Athletes compete against athletes in the Olympics. We all know that but sports are also competing against other sports for spectators, financial support and to stay in the Olympic family.

As new sports and events are added, the sports with the least participation and following are going to always come under pressure to be dropped, no matter what the history. There is only so much room on the Olympic calendar.

The IOC made a surprising move. The wrestling world has countered with an equally surprising, strong, vocal and passionate response that surprised the IOC.

Wrestling is fighting for its Olympic life and they won’t go without a fight – nor should they.

To be a good wrestler, an Olympic-level wrestler, you have to be a tremendous athlete but you also have to be very creative. A wrestler must make split second decisions as to how they react and respond to their opponent. They have to think of their next move to block their opponent and to prevent being pinned to the mat. At the same time, they must position themselves to create an opportunity for their winning move.

Now the wrestling community has to do the same thing as a collective. The IOC’s move knocked the wrestling world off balance. They were caught off guard. They will have to look beyond their Wrestlers’ Moves List now and come up with some new move to stop from being pinned to the mat and to keep their sport alive.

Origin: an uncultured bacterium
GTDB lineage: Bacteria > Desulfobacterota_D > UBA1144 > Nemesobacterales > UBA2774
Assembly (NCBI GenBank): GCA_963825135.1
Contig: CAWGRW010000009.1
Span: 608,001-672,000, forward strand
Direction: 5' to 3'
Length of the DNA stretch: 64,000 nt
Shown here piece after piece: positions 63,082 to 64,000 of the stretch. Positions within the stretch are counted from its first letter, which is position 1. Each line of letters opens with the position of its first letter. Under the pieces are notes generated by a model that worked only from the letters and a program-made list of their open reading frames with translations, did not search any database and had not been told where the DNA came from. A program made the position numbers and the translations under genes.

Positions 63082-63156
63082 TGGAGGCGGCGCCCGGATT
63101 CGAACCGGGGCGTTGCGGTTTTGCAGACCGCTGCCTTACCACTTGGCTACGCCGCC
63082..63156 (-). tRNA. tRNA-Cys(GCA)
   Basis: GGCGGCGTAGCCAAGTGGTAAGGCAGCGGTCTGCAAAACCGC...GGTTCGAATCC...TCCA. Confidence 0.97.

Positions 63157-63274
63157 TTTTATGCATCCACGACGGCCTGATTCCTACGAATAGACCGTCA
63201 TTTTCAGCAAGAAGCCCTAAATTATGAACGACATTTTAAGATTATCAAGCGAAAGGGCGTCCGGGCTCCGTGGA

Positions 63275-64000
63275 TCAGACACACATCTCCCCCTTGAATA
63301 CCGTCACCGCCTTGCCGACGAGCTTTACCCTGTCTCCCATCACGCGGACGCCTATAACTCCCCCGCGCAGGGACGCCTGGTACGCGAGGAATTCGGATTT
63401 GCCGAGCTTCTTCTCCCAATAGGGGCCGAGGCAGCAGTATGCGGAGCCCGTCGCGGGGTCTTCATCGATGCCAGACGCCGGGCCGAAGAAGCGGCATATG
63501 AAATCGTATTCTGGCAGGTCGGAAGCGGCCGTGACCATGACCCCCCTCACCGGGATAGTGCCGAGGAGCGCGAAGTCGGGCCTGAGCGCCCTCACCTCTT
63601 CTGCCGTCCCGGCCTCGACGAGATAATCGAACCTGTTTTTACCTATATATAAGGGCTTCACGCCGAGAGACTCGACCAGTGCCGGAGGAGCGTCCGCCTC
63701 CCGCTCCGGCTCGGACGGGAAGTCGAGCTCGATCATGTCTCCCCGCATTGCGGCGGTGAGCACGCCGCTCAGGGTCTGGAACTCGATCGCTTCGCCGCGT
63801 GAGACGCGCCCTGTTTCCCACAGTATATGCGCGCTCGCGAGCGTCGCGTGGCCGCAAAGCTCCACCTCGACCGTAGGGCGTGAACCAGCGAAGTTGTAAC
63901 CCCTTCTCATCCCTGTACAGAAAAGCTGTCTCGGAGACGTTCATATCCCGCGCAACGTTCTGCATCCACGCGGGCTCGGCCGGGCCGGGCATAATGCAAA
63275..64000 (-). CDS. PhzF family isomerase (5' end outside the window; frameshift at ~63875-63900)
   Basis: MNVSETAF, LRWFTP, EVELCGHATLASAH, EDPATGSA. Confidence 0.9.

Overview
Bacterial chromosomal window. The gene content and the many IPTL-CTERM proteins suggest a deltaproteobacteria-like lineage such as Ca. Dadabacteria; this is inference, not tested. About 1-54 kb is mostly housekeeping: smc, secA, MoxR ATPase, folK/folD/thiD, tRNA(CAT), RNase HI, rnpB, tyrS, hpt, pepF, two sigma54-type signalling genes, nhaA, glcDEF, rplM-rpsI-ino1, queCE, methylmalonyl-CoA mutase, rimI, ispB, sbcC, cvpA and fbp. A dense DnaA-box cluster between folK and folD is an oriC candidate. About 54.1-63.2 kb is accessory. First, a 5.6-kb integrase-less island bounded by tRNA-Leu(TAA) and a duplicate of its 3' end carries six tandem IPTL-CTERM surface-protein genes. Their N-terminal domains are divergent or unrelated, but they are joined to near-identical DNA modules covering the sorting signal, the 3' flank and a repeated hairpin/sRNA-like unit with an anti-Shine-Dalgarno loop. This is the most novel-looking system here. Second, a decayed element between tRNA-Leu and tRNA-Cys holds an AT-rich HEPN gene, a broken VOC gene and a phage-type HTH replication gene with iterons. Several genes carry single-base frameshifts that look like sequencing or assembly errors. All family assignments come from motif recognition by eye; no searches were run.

The reaction and support for wrestling’s Olympic fate around the world has been great, but is it too late now? Have they run out of time? Will athletes returning medals make a difference? Will cities, countries, and organizations lending their support and lobbying to keep wrestling alive work? And what about those heavyweight politicians like Donald Rumsfeld former U.S. Secretary of Defense and a former wrestler, and Russian President Vladimir Putin giving their support and adding political pressure? Surely that will help. But will it be enough? It is a shame that we can’t bring back Henry VIII or Abraham Lincoln, who were avid supporters of wrestling, to get their help, too.

Hopefully wrestling will emerge triumphant and be returned to its rightful place. Maybe this experience is the wake-up call it needed to make some changes – and a warning to other sports to stay alert.